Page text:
President Trump and his allies will fight impeachment in the halls of Congress and over the airwaves by attacking Democrats’ partisan motives, making their case particularly for white voters in battleground states that the president is a victim of “unhinged” liberal hatred, sources close to the president said.
The president huddled with more than a dozen House Republican lawmakers at the White House on Thursday, hours after House Democrats approved a measure to move forward with an impeachment investigation centered on Mr. Trump’s overtures to Ukraine’s leader to investigate 2020 Democratic presidential front-runner Joseph R. Biden.
“The Democrats are desperate,” Mr. Trump told a British interviewer after the vote. “They’re going to try and win the election this way, because they can’t win it the fair way.”
While Republicans can’t stop the impeachment probe, they can escalate their barrage of criticism that the investigation is illegitimate and fundamentally unfair, supporters of the president say. Regardless of a vote to impeach the president, the strategy — coming soon to TV — will help him in a handful of states that will decide the 2020 election, they say.
“Essentially it’s about a PR campaign that is meant for about 10 percent of the persuadable voters in a total of about six states — Florida, Pennsylvania, Wisconsin, Michigan, a little bit of Minnesota, North Carolina, Arizona,” Republican strategist Ford O’Connell said. “We’re really talking about a giant PR battle that’s going to carry over to the ballot box, more so than the actual trial itself.”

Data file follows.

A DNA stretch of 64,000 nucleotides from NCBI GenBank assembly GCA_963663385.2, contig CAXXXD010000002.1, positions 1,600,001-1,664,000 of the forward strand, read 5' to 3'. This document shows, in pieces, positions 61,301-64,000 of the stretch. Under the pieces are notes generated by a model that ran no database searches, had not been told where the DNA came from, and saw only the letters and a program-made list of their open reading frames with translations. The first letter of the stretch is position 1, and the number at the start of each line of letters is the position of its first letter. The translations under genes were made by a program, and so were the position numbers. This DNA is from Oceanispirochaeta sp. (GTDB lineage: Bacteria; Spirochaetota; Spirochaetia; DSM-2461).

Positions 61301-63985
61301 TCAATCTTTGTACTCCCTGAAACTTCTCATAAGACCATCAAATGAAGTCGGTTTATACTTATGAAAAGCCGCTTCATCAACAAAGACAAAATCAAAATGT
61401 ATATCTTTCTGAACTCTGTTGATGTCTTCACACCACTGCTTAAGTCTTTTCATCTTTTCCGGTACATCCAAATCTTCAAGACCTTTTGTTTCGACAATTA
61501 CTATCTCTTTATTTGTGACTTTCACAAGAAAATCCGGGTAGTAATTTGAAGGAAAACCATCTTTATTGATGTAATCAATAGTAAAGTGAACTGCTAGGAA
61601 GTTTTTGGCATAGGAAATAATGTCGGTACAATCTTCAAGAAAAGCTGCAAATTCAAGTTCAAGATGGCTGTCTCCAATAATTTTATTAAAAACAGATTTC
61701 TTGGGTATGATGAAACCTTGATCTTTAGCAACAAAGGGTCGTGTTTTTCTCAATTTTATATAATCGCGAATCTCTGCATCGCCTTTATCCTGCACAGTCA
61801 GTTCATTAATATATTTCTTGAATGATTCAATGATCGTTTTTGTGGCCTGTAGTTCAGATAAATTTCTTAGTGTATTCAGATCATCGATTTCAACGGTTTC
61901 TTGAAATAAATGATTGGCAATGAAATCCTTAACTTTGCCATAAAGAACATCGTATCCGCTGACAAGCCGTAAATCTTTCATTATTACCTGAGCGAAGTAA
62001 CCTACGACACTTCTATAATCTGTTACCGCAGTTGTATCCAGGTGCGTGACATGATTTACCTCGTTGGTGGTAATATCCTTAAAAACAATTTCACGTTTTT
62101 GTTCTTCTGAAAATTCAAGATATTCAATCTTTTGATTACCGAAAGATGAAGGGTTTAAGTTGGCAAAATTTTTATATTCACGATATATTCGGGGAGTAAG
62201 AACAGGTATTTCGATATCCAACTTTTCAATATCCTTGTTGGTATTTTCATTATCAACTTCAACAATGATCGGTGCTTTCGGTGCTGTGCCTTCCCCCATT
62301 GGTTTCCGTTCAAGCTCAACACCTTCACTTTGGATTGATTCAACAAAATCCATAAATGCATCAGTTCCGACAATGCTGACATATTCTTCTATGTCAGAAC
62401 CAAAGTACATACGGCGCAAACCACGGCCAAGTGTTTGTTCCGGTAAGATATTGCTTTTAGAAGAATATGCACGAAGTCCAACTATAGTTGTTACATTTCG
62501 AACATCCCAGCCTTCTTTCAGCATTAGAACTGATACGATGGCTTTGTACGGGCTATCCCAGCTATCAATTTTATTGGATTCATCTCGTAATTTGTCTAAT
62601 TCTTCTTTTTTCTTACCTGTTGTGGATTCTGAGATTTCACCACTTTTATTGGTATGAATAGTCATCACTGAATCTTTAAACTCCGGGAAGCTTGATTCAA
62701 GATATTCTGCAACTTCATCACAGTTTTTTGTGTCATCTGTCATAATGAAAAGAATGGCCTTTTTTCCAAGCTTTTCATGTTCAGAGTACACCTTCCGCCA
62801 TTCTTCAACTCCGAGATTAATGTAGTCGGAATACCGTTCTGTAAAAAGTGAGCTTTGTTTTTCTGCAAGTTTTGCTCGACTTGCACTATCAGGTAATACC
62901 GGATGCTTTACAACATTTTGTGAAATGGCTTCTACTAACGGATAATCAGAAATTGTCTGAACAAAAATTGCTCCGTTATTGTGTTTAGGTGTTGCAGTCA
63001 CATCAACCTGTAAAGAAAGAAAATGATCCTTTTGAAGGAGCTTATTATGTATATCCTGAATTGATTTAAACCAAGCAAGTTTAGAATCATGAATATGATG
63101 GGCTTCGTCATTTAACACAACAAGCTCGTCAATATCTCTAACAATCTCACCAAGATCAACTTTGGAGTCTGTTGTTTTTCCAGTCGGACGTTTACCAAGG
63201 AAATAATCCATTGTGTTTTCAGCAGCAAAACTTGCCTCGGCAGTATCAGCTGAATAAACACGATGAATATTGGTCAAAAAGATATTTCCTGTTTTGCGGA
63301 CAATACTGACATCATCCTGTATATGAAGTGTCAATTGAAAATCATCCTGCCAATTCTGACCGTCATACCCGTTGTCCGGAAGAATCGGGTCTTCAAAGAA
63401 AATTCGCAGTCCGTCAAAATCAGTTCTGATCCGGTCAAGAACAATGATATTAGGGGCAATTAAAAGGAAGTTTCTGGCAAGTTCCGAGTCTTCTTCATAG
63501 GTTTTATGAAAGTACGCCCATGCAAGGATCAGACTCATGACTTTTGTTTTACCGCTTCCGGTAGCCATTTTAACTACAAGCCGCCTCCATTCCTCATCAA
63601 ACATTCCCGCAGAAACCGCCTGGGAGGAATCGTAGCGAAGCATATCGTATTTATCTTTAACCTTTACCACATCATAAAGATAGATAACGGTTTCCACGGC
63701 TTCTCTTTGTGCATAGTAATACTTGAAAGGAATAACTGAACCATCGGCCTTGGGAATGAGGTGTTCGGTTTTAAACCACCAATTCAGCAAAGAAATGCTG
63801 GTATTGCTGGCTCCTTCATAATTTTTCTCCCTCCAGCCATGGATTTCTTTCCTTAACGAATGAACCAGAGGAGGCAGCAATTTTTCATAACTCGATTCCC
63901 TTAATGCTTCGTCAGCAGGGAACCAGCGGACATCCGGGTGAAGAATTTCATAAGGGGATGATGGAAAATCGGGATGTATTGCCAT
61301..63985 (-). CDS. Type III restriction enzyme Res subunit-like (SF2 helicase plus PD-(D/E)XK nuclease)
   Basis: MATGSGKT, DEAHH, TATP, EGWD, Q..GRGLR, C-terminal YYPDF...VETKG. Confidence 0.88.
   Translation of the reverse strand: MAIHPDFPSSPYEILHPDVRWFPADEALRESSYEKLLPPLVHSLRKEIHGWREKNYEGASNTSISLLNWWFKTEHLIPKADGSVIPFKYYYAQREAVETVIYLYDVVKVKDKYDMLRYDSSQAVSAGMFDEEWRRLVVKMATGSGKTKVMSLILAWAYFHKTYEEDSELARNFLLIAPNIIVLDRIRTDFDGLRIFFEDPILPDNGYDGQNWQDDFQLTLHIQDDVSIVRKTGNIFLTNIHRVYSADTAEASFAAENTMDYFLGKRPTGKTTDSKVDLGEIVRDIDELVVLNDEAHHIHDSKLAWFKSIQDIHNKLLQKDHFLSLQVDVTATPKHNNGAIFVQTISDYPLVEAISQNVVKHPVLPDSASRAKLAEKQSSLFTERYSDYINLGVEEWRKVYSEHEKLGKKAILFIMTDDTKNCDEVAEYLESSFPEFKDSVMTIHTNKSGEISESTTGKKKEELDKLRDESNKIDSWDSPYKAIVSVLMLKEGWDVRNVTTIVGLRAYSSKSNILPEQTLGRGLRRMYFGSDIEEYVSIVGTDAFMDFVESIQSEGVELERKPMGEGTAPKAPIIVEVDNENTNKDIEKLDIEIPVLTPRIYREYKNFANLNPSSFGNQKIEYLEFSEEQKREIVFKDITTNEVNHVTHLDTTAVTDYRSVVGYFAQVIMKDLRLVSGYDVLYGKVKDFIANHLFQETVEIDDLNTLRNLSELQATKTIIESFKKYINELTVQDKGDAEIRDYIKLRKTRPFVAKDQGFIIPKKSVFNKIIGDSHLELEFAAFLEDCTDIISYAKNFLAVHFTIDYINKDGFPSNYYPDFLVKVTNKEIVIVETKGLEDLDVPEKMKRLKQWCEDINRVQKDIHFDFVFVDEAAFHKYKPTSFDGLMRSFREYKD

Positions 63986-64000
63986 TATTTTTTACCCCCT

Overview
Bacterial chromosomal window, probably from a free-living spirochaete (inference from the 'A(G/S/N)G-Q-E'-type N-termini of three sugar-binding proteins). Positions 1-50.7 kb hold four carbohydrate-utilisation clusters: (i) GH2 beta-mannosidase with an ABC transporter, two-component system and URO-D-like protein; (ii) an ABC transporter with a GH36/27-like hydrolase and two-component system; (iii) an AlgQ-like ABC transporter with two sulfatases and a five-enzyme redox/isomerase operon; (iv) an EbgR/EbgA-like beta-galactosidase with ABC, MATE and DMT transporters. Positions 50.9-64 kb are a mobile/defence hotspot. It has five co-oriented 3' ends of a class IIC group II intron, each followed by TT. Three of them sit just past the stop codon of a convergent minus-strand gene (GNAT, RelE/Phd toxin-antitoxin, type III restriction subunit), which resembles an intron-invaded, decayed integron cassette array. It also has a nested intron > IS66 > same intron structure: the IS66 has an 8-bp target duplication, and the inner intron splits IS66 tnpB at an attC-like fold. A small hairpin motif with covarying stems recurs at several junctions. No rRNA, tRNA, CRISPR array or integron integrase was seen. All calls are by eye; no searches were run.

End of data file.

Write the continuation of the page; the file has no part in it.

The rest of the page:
Sources familiar with the White House’s plans say the president’s team also is paying attention to the level of white voters in swing states who oppose Democrats’ push for impeachment.
SEE ALSO: Justice Department urges federal judge to block Don McGahn from testifying in impeachment inquiry
“Two-thirds of the white voters do not want the president impeached,” said one GOP source. “The people in places like Florida, North Carolina, New Hampshire, New Mexico, Wisconsin, that are actually going to decide this election, they don’t want to see the president impeached.”
A New York Times Upshot/Siena College poll released Wednesday showed most voters across six battleground states are opposed to impeaching and removing Mr. Trump from office, even as they say they support House Democrats’ impeachment inquiry.
By a 52% to 44% margin, registered voters in Arizona, Florida, Michigan, North Carolina, Pennsylvania and Wisconsin said they oppose impeaching and removing Mr. Trump from office.
The Republicans’ strategy could include using televised hearings to turn the tables by putting on trial the leader of impeachment, Rep. Adam B. Schiff, California Democrat and chairman of the House Permanent Select Committee on Intelligence. Mr. Schiff also led House Democrats’ fruitless, long-running investigation into allegations of Russian collusion with the Trump campaign in 2016.
“Here’s my challenge to Mr. Schiff: You want to be Ken Starr? Be Ken Starr,” said Rep. Doug Collins, Georgia Republican, referring to the independent counsel who investigated President Bill Clinton. “Come to the Judiciary Committee, be the first witness and take every question asked of you, starting with your own involvement with the whistleblower. Folks, this ain’t over. Get ready.”
The whistleblower who initiated the case against the president contacted Mr. Schiff’s staff before filing a complaint accusing the president of improperly pressuring Ukraine’s president in a July 25 phone call to investigate Mr. Biden. The contact with Democratic staff raised accusations by the president and Republicans that Democrats’ probe was rigged from the start. Mr. Schiff has denied any improper contact.
SEE ALSO: House approves impeachment inquiry